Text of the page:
Michael Thomas, a disgraced previous Mashantucket Pequot Tribal Nation president, is currently facing theft that is federal involving inappropriate utilization of a tribe-issued credit card during hus tenure from 2003 to 2009. Thomas, who chaired the Indian tribe that owns Connecticut’s Foxwoods Casino, is charged with utilizing the company card to personally rack up $80,000 in limousine service expenses to get his mother to and from her medical appointments, according towards the prosecutor’s opening statements at his trial.
Expensive, Extensive Limo Rides
$80,000? That has to’ve been close to 200 round trips, by our conservative estimation. Thomas’ defense is that he was having monetary hardships as he decided Mom could just begin to see the doc showing up via limo. The charges that are actual destination for two years between 2007 and 2009 just as the tribe began grappling with tighter available funds after being struck by both the recession and much more neighboring states’ land casino competition.
Thomas’ unrelated defense lawyer, Paul Thomas, says it is up to the jury to find out if those expenses were really not allowed.
‘Was it impermissible to charge travel with respect to his sick, dying mother to get treatment?’ said defense attorney Thomas. Nice touch, there. The lawyer added that tribal leaders frequently buy gifts for high rollers with these cards, though what that has to do with his mother, we’re maybe not completely sure. Regardless, it appears that Michael Thomas never submitted required expense states detailing his unwell mom’s limo service. Also not helping the chairman that is former case ended up being testimony from Barbara Poirier, the tribe’s director of health services, whom noted that the tribe makes transportation services available for members who have to arrive at and from medical appointments.
Dirty Laundry…or underwear
Additionally apparently not for mother there had been some Victoria’s Secret credit charges made towards the tribal account. Probably for a rain dance something or ceremony, we’re guessing. Prosecutors brought to tax that is light showing Thomas’ income of $863,000 in 2008 had fallen to $354,000 by 2009, therefore obviously anyone could relate to his suffering.
Defendant Thomas has pleaded perhaps not accountable to one count of theft from A indian tribal organization, and to two counts of theft concerning an Indian tribal government receiving federal funds. His brother Steven Thomas who is being tried separately was also indicted early this 12 months. Steven Thomas, who acted as the Piquot’s tribal treasurer, has been charged with theft of more than $700,000 between 2005 and 2008, while acting as assistant director for the tribe’s natural resources department.
The family that steals together, appeals together? That’s a complete great deal of wampum.
UK Debt Collector Makes casino that is bad Using Collected Funds
A Coventry, UK debt collector decided it was a idea that is good gamble away a £6,000 (over $9,000) contract which he had restored from the debtor on behalf of his employer, to be able to recoup his or her own £30 ($46) petrol bill.
Not Licensed to Steal
Unfortunately for him, it was not a good idea after all. In reality, it had been probably the decision that is stupidest he ever made, as he’s now been sentenced to 12 months in prison, suspended for two years, and will likely be forced to accomplish 80 hours of unpaid work for his company, and pay right back payment towards the sum of £3,600.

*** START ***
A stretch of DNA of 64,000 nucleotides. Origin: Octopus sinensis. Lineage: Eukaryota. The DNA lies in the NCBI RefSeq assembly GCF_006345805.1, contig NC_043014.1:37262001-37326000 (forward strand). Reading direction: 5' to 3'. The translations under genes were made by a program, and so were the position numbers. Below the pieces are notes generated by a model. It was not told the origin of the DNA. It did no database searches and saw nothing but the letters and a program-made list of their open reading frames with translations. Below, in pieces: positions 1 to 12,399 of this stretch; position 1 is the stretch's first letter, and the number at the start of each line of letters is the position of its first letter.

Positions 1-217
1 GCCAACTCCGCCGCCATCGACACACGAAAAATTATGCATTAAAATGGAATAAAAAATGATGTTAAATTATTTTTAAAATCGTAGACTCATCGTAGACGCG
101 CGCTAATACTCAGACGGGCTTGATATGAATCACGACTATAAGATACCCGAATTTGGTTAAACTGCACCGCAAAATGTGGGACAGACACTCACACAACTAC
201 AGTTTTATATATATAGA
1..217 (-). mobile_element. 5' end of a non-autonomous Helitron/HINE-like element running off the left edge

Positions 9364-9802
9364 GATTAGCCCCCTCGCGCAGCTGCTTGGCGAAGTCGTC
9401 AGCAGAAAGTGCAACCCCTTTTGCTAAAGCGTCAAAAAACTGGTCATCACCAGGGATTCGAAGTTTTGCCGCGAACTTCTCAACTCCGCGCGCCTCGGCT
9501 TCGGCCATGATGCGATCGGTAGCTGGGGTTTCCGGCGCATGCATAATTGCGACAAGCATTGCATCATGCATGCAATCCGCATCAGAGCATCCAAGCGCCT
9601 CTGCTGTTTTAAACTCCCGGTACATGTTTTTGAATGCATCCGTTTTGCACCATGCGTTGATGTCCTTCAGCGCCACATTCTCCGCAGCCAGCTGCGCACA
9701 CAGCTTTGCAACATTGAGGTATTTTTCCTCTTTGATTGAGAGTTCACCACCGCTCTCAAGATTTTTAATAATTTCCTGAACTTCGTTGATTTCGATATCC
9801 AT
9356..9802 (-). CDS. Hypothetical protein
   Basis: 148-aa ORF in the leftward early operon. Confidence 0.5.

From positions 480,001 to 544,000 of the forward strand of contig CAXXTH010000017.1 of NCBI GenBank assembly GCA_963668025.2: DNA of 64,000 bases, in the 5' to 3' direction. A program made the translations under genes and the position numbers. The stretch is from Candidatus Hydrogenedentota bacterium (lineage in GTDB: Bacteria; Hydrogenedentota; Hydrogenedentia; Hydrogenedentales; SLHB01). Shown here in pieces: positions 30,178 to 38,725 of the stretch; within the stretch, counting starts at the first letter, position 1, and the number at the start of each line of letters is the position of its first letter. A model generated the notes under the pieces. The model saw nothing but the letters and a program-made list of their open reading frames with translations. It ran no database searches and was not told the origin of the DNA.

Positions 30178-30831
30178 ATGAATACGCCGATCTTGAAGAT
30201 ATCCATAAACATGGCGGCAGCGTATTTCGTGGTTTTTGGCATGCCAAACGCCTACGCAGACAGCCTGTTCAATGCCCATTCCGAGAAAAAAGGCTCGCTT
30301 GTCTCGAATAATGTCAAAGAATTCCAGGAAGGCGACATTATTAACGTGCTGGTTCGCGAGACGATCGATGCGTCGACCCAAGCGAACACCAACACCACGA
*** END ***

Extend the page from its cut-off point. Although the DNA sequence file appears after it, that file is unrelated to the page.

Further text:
Sandeep Chatha pleaded guilty to stealing the cash after their employers noticed the sum that is missing called in police.
Chatha took the chance to take the money in February a year ago, after being instructed to pick up two £6,000 contracts for Face 2 Face, a business that executes warrants and recover debts on behalf of utility companies.
Upon collecting the debts, it was Chatha’s job to deposit the funds into the company’s account within a day. However, seizing the ability to make a small money that is extra the 34-year-old instead deposited one among the contracted quantities, and tottered on over to a local casino where he gambled away all the money during the period of several days.
When questioned by authorities, he attempted to claim that it absolutely was all just a simple banking error, and that one £6,000 deposit had been paid over the counter, whilst the other was deposited towards the Face 2 Face account via a automatic deposit machine.
Surveillance Video Tells the Tale
However, when police took to the CCTV footage through the bank branch, they determined that Chatha was in fact creating a false testimony, and eventually monitored him down again in February this season, after he had changed their address, and unveiled their findings, which left him no option but to admit their actions and admit the theft.
‘we needed seriously to purchase petrol while I was working,’ said Chatha, whom chose to represent himself. ‘I was not thinking directly. It absolutely was never ever my intention to simply take it all. We spent some funds to fund my petrol costs, and had been then attempting to get the cash back without anyone knowing, and so I went to a bookmakers and a casino,’ he stated, adding that with the force of trying to win back his losses, ‘We used it all.’
The judge, however, had beenn’t buying it.
‘ I do not believe your account of what happened, but I can’t be certain just what did occur to it,’ reported Judge Richard Griffith-Jones upon sentencing your debt collector. ‘It is important that this would not continue for a period that is long of. It was one impulsive act to take the money, and also you pleaded bad during the first opportunity.’